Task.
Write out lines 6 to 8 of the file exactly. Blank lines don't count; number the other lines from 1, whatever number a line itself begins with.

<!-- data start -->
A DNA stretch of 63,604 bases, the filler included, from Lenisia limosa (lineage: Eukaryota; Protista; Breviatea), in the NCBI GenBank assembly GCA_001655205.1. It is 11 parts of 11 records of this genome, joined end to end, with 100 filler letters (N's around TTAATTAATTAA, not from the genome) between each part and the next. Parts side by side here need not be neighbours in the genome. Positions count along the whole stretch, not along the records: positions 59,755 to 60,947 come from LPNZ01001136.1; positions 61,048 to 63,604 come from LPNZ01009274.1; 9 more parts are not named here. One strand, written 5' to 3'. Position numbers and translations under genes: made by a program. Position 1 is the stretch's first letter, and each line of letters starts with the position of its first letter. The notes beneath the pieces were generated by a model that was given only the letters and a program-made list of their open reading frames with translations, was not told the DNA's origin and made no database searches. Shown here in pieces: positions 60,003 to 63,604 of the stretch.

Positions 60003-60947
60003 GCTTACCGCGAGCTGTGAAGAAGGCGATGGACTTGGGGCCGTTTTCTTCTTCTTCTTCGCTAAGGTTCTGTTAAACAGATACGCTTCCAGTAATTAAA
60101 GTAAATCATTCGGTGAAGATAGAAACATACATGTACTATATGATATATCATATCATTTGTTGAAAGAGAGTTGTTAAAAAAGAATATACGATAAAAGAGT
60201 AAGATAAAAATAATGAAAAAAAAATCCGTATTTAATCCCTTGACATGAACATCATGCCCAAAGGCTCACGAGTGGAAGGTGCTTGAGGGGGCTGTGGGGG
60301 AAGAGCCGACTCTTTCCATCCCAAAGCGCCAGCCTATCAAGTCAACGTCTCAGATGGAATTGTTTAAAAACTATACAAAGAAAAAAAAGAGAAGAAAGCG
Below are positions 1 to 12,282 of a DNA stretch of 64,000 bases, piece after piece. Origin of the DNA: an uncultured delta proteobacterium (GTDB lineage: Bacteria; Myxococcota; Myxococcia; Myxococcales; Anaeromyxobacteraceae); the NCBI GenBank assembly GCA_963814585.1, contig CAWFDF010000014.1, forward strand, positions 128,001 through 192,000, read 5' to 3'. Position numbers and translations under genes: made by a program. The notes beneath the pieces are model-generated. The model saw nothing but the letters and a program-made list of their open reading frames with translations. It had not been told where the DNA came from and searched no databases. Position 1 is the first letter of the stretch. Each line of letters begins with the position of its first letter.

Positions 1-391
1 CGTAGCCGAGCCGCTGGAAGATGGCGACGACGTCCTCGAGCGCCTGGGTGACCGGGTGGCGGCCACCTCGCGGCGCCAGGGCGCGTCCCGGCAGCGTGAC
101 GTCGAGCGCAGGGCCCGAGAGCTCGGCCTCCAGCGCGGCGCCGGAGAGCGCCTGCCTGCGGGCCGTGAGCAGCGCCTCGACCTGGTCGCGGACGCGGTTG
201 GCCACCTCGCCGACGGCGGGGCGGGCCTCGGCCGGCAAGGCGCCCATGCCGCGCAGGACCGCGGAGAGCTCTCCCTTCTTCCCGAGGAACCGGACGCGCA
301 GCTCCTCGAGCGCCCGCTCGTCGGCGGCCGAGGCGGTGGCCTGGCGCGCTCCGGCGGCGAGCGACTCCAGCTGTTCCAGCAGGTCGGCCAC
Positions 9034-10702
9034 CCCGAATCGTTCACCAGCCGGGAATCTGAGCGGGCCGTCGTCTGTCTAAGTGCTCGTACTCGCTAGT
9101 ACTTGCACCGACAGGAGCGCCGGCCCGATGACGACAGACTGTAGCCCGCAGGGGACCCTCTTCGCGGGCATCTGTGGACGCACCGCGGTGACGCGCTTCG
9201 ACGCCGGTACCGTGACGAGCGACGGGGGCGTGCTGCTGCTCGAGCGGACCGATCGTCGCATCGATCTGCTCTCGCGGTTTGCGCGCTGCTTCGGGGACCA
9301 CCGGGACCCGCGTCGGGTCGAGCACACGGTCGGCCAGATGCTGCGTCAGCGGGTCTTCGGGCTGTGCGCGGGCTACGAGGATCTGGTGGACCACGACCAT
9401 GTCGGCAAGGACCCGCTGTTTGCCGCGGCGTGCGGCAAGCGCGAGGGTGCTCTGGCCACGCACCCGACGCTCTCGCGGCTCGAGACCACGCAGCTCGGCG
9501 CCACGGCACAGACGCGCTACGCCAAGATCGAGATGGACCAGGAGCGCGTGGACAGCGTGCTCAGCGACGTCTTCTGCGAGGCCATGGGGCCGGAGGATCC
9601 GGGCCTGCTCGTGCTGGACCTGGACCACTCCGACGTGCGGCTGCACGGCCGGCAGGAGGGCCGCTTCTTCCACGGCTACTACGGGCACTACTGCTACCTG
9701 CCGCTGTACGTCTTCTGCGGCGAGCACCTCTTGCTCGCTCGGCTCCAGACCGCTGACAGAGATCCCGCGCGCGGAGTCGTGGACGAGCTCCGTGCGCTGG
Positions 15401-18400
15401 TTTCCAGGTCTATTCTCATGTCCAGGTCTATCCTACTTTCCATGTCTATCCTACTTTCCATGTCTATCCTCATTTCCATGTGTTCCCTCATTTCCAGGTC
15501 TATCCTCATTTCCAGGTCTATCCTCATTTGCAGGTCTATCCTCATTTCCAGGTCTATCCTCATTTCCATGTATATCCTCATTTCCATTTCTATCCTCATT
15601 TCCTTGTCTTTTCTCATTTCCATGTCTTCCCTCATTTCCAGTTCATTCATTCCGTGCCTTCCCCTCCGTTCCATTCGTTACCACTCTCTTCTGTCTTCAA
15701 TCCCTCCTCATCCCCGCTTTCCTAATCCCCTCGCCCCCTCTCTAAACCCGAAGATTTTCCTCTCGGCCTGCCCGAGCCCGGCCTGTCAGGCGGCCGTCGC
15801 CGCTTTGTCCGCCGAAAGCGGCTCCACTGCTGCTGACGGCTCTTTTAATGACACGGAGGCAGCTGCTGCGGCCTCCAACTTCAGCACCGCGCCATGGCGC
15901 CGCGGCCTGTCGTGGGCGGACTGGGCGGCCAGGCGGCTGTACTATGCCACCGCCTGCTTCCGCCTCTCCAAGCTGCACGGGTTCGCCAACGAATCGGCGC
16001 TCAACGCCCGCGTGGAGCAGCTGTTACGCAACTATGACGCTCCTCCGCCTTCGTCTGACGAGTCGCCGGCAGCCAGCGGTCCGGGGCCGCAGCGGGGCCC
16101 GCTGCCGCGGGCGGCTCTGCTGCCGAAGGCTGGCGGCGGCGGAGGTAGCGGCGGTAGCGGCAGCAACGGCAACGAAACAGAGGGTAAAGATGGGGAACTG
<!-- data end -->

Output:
60301 AAGAGCCGACTCTTTCCATCCCAAAGCGCCAGCCTATCAAGTCAACGTCTCAGATGGAATTGTTTAAAAACTATACAAAGAAAAAAAAGAGAAGAAAGCG
Below are positions 1 to 12,282 of a DNA stretch of 64,000 bases, piece after piece. Origin of the DNA: an uncultured delta proteobacterium (GTDB lineage: Bacteria; Myxococcota; Myxococcia; Myxococcales; Anaeromyxobacteraceae); the NCBI GenBank assembly GCA_963814585.1, contig CAWFDF010000014.1, forward strand, positions 128,001 through 192,000, read 5' to 3'. Position numbers and translations under genes: made by a program. The notes beneath the pieces are model-generated. The model saw nothing but the letters and a program-made list of their open reading frames with translations. It had not been told where the DNA came from and searched no databases. Position 1 is the first letter of the stretch. Each line of letters begins with the position of its first letter.

Positions 1-391